08 Mar Traveler Interview: Megan of Living Tiny, Dreaming Big
We connected with Megan, blogger at Living Tiny, Dreaming Big, through twitter. She is a tiny house enthusiast- a lifestyle concept we are fascinated by. It obviously requires intentionality to live in a tiny house! In addition to being a writer, Megan has done everything from nannying to being a therapeutic wilderness instructor for troubled youth while backpacking in North Carolina. and camp counselor for children and adults with special needs.
Megan is a great representation of how to weave intentional travel throughout your life. Her travels include: road trips (40 days from Georgia to Alaska and back), mission trips (working against sex trafficking in Pattaya, Thailand), studies of historical people and places (Israel: Biblical; England: Literary), and active adventures (17 day rafting trip through the Grand Canyon and a safari in Kenya).
We really appreciated how Megan laid out her goals and values in this way:
Values: People and experiences are more important than things.
Goals: To share love in practical ways.
To do that by making enough money working for myself and by prioritizing my schedule to have more time and energy to put toward projects that help people who have a hard time meeting their basic needs.
We love the intentional vision Megan has for her life! Recently, we had the chance to ask Megan more about her travels. Here’s what she said:
You told us you started a “traveling guest book” on your first trip out of the country. How has this practice added to your travel experiences?
I still don’t get every person to sign the journal (not because they say no, but because of the timing). But as I flip through the pages, I found that I have a note from:
- an opera singer
- a 13-year-old whose dad had been to all 50 states and said, “Now it’s her turn.”
- a 66-year-old cousin I had never met, but whose house we stayed at
- one of my favorite singers (Tyrone Wells)
- a tiny house builder
The more I pursue a simple life, though, I realize what’s most important to me. Traveling is near the top because it goes along with so many other things I believe in:
- enjoying God and His creation
- people are more important than things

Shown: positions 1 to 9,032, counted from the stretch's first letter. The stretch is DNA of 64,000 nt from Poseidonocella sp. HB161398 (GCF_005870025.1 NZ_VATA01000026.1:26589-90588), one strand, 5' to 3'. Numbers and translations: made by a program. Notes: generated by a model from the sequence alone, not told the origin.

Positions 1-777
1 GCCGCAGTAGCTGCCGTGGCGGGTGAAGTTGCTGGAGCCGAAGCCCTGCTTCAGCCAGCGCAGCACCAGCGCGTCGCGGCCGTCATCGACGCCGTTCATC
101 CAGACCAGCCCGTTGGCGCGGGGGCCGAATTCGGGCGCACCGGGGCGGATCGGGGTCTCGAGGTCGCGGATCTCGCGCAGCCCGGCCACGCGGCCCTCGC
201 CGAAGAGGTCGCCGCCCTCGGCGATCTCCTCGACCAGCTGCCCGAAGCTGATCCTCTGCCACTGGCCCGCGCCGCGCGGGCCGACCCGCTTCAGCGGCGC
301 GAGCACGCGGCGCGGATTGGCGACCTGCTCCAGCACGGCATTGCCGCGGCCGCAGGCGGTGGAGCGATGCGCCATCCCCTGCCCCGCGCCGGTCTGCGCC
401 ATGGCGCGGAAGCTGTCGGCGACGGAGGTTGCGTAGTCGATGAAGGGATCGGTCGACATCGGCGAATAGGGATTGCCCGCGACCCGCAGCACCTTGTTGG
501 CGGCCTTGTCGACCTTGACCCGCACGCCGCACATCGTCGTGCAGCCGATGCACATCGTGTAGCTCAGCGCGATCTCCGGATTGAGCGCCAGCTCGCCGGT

- lifelong learning is amazing and fun if you make it that way
- don’t wait until your life is almost over to start living the way you won’t; the timing will never be perfect for any big dream
So living simply has helped me focus on putting my time and energy into travel rather than many other things I could choose to do but that would make my life too complicated for travel.
My best travel advice is to just do it. Excuses will always come, but at the same time (if you look for them) there will always be better reasons to go anyway.
- I’ve had people tell me places were too dangerous. (I’ve felt way more in danger in the U.S.)
- I’ve almost turned down trips because of lack of money. (So glad I went anyway!!! It was the Grand Canyon rafting trip, and I can’t believe it was such a difficult decision for me.)
- I’ve struggled with finding a good time to go. (My family and friends and coworkers survived without me!)
- I also was afraid of traveling alone or with strangers. (My first flight was with a group from college, and the girl who signed up with me ended up not going. By then I didn’t want to back out, and I knew the other people well enough.)
I found a way around all of those difficulties. If you don’t want to travel, that’s fine. But if you dream of traveling, think of all the reasons you should do it instead of the reasons you shouldn’t. And maybe go watch “The Bucket List.”
Are you a fellow Intentional Traveler? Share your story with us to be featured in an upcoming blog post (and potential book project). Help inspire others to pursue more meaningful, transformational travel!
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